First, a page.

Permanent injunction of Trademark
Trademark is one of the most important intellectual property, no one can be used it illegally. When someone uses your trademark illegally, it can cause significant damages to your business. It can be immediate monetary losses and long term damage which can spoil your business reputation. While considering Trademark infringement cases, it can be lengthy, and while they are pending an infringer should not be allowed to profit from its infringing activity. Instead of this, the defendant Obtaining a preliminary or permanent injunction in their trademark case can be critical to protect your rights and minimize the damage you business reputation. In this blog, we are going to discuss the permanent injunction with some real time example of trademark “skyline”. Skyline is held to be a generic word and not a specific word, which is used by thousands of person and institutions as their trade name, in India as well as the foreign countries. The defendant of the trademark “skyline” filed a case against the respondent who infringes his trademark to restraint the use of name ‘Skyline’ as part of the respondent’s trading name in relation to activities in the field of education and as a trademark in relation to any printed matter, literature, syllabus etc., or in any other manner whatsoever. Permanent injunction is also called as perpetual injunction in trademark world. Permanent injunction is issued at the end of the court’s order but the preliminary injunction is issued at the any time or while a lawsuit is pending. Permanent injunction acts as a final relief of the case.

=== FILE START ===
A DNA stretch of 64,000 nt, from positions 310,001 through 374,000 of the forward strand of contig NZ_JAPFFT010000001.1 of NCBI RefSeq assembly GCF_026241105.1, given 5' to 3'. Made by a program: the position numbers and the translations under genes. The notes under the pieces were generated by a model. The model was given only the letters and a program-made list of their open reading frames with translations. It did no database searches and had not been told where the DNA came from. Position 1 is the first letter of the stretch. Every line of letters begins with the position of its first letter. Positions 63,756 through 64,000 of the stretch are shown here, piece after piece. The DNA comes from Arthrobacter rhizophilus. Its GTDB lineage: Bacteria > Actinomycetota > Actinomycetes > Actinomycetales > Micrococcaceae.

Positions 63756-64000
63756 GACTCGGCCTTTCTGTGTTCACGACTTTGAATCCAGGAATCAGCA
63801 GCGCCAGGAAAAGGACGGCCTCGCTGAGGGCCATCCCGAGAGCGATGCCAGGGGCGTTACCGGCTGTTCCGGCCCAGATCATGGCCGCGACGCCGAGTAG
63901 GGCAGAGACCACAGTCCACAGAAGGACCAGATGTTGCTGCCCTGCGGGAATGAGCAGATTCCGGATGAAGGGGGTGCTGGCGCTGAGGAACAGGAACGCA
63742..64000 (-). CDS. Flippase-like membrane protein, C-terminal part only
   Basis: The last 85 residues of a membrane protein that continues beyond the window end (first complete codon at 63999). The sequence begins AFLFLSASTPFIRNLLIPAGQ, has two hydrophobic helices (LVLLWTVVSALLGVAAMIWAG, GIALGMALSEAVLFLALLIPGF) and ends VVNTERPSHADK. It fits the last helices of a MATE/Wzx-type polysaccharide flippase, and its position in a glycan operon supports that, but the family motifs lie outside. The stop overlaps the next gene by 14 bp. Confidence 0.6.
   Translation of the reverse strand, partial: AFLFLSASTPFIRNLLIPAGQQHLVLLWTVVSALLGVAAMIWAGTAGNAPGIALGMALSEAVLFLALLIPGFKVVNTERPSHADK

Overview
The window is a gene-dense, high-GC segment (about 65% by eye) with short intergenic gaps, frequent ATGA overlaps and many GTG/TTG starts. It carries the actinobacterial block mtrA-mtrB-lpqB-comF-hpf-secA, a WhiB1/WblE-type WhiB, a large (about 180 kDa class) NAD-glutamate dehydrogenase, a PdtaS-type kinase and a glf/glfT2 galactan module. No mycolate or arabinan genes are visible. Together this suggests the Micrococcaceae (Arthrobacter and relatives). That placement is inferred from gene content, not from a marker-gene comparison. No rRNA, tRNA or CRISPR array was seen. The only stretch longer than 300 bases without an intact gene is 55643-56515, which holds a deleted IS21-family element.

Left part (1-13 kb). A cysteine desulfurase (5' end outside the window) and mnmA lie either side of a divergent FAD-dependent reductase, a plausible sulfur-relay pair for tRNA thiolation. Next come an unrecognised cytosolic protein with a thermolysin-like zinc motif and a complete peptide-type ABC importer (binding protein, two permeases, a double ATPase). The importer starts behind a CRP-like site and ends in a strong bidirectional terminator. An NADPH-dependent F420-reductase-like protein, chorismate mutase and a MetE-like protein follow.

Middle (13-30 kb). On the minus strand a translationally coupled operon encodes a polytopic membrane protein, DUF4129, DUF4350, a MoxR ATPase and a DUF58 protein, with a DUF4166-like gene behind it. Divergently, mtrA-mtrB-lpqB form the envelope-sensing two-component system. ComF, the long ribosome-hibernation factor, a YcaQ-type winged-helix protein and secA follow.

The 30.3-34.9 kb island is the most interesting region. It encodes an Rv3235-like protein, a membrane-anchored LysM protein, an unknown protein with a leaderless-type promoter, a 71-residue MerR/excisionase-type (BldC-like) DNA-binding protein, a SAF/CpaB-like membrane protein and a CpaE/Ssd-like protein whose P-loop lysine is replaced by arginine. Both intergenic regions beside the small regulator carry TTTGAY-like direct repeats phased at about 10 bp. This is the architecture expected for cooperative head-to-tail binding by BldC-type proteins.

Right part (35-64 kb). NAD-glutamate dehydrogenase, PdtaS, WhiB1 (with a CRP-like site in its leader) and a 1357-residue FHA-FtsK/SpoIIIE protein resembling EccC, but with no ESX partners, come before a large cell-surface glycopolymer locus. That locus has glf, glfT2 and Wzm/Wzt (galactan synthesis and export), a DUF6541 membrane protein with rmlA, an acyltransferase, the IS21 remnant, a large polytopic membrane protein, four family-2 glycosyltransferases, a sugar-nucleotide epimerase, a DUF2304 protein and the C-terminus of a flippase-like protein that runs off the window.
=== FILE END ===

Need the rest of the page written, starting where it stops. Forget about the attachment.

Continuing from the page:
Permanent injunction – Restraint to use name ‘skyline’
In our opinion, the findings recorded by the learned Single Judge and Division Bench on the crucial factors like prima facie case, balance of convenience and equity are based on a correct and balanced consideration of various facets of the case and it is not possible to find any fault with the conclusions recorded by them that it is not a fit case for restraining the respondents from using the word Skyline’ in the name of the institute established by them. It has not been disputed on behalf of the appellant that the word ‘Skyline’ is being used as trade name by various companies/organizations/business concerns and also for describing different types of institute/institutions. The voluminous record produced by the respondents before this Court shows that in India as many as 117 companies including computer and software companies and institutions are operating by using word “Skyline’ as part of their name/nomenclature. In United States of America, at least 10 educational/training institutions are operating with different names using “Skyline’ as the first word. In United Kingdom also two such institutions are operating. In view of this, it is not possible to agree with the learned counsel for the appellant that the Skyline is not a generic word but is a specific word and his client has right to use that word to the exclusion of others.